A decade ago, when I was an industry analyst covering cloud computing and services, one of the compelling things about the cloud’s emergence—in addition to cost and flexibility benefits—was its potential to democratize IT. Developers and engineers would be free from the iron grip of centralized IT that tightly controlled all infrastructure and operations. Ten years later, the public cloud is ubiquitous and saying every company is a software company is a cliché. But internal data centers didn’t go away completely and neither did centralized infrastructure and operations teams. Together, cloud’s universality and the persistence of on-premises data centers have resulted in enterprises adopting a hybrid cloud strategy whether they intended to or not. To adapt, they’ve evolved two distinct IT models: centralized and decentralized IT.
Managing hybrid cloud environments is challenging
Any company adopting a hybrid/multicloud is facing a complex organizational challenge. The idea of the cloud is to give more control to the users of hybrid and public cloud services (depicted in the image below, second row) rather than having centralized IT control.
But with that new power comes greater responsibility. The role of IT in a hybrid and multicloud world is to empower line of business (LOB) leaders (depicted in the top row) to make smarter purchasing decisions, providing them with visibility into how their users are using cloud resources. LOB leaders also need to collaborate and communicate more effectively so that they, and the organization as a whole, optimize their use of cloud services and prevent bad things from happening.
At the same time, IT still has its responsibility to manage On-premises data center resources. Consequently, most enterprises have a hybrid IT model to go along with their hybrid cloud.
On the left, on-premises data center resources are the domain of infrastructure and operations teams that deliver and control it all. Those teams, which include infrastructure and operations staff, capacity planners, and systems/virtualization (VI) administrators, require tools for configuration, provisioning, automation, capacity planning, and security for all data center assets. The centralized model is also a primarily capex model so, while it may be underutilized at times, it’s at least predictable. On the right is the public and multicloud world where cloud architects, cloud operations teams, financial/business analysts, and cloud security teams need a different set of tools. Rather than being capex-intensive and hands-on with operating infrastructure, the decentralized IT model is opex-intensive and requires management software designed for the variable consumption of “aaS” (SaaS, PaaS, IaaS) solutions by diverse teams. These teams need tools to govern usage, optimize costs, provide showback/chargeback, and mitigate cloud security threats and vulnerabilities. Cloud management for decentralized IT needs to facilitate coordination among IT, cloud users, and Finance teams so they can manage opex the way they used to manage capex.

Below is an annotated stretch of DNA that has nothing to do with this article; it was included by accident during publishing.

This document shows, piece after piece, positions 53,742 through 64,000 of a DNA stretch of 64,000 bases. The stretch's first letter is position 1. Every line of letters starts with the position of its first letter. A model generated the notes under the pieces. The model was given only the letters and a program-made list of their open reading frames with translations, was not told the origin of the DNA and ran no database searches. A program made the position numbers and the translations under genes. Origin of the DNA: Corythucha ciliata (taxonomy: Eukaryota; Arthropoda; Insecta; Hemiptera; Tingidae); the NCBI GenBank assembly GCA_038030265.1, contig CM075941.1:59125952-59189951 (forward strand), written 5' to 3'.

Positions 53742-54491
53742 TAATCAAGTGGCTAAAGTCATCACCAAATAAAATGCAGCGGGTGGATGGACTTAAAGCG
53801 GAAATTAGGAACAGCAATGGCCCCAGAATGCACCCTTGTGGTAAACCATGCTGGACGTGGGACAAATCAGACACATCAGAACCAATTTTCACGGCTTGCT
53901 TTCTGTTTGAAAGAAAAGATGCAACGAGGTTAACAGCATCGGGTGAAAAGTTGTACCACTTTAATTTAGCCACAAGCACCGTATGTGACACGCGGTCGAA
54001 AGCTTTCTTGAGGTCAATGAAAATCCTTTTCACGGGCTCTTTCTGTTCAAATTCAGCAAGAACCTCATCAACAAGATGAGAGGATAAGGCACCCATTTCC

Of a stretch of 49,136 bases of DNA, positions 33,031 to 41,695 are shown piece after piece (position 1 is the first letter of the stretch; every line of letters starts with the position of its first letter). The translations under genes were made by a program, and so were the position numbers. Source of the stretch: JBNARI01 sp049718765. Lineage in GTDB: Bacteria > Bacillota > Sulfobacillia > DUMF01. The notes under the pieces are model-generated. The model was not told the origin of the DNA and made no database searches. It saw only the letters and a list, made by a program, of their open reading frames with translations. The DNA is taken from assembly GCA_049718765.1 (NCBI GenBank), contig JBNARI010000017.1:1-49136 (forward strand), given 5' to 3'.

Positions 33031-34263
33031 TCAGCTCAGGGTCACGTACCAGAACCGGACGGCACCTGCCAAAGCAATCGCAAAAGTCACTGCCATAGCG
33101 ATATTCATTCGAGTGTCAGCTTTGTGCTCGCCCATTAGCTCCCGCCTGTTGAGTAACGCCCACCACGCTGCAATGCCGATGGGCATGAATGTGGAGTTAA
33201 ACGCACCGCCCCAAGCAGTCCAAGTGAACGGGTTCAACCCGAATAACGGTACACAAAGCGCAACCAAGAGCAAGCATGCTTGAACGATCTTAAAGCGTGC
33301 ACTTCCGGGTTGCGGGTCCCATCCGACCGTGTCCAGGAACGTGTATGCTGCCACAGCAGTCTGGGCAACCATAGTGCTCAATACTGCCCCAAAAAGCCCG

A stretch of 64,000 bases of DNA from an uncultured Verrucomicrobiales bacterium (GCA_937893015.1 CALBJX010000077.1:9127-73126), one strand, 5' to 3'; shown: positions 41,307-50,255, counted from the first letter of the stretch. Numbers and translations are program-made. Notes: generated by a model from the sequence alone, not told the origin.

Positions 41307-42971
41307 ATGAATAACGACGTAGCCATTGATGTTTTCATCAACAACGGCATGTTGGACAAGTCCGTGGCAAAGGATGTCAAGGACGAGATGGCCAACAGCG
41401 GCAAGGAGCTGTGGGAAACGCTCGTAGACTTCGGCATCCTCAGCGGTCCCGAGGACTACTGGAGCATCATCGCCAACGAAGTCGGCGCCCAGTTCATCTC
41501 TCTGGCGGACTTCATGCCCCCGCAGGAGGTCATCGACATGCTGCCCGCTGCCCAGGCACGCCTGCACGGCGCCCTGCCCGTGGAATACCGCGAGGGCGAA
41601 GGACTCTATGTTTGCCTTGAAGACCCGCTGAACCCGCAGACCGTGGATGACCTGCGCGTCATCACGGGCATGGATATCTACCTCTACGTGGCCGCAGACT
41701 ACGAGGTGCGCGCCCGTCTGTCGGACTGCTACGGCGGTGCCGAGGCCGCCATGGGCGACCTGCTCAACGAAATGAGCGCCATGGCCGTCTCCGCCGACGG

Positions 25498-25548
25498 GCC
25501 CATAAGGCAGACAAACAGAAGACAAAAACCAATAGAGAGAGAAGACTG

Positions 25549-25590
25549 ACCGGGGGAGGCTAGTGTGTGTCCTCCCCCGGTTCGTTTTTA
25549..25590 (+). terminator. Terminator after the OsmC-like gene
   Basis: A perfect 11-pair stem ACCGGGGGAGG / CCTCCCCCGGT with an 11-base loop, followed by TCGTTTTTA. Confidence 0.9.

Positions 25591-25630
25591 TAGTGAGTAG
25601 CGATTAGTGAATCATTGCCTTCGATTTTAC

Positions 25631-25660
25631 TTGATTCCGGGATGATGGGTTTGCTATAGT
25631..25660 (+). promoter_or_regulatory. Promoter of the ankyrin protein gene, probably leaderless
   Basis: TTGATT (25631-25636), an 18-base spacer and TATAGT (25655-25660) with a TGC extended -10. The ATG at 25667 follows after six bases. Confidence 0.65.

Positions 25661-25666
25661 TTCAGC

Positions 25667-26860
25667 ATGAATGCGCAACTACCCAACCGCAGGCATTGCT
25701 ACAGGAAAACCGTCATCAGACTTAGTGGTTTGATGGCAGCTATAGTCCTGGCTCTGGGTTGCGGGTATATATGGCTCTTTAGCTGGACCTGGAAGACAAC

Gartner Research refers to these models as IT choosing to be “in the way” or “on the side.” As an enterprise adopts more cloud services, IT can decide to be “in the way” and force all provisioning of cloud services through central IT. This has the advantage of locking things down, but it limits choice and speed. Plus, with the number of changes public cloud service providers can roll out in a year (AWS pushes more than 2,000 updates per year), IT simply can’t keep up. Alternatively, IT can choose to be “on the side” and provide users with the ability to provision their own resources but provide some framework for governing and reporting on usage. This is exactly what CloudHealth does, providing cloud management that gives users what they need but facilitates an enterprise’s “on the side” model.
Hybrid cloud adds more complexity because it bridges these two worlds. A great example depicted in the graphic is VMware Cloud on AWS. An organization with a sizable data center footprint that is migrating workloads to VMware Cloud on AWS and/or to public clouds needs to have both data center and cloud skills and a way for centralized and decentralized IT to collaborate and communicate.
Hybrid cloud management bridges centralized and decentralized IT
CloudHealth Hybrid, generally available at the end of this month, brings together these two worlds. Cloud operations teams can incorporate VMware Cloud on AWS, public cloud, and vSphere cost and usage data in one management platform. This gives multiple teams across the organization detailed cost and usage reporting, including showback, for all cloud resources. Users also gain a deep understanding of actual VMware Cloud and data center cost drivers and can compare them to industry benchmarks so they can optimize spend across their environment. When an organization combines CloudHealth with VMware vRealize Suite, they have a complete, end-to-end cloud management solution for both centralized and decentralized IT.
Very few enterprises are strictly “in the way” or “on the side”. Most will have a hybrid approach that includes both to reflect their hybrid environment. For many reasons, including things such as compliance, security, or criticality, IT will exert centralized control of infrastructure or service provisioning whether in the cloud or in the data center. However, for the bulk of cloud applications and workloads—whether public or private/hybrid—IT can be more democratic and give users more autonomy by providing guardrails to govern usage. Regardless of how democratic your IT model is, CloudHealth and CloudHealth Hybrid provides all the different constituents with the management capabilities they need to move fast, work together, and make sure nothing is breaking.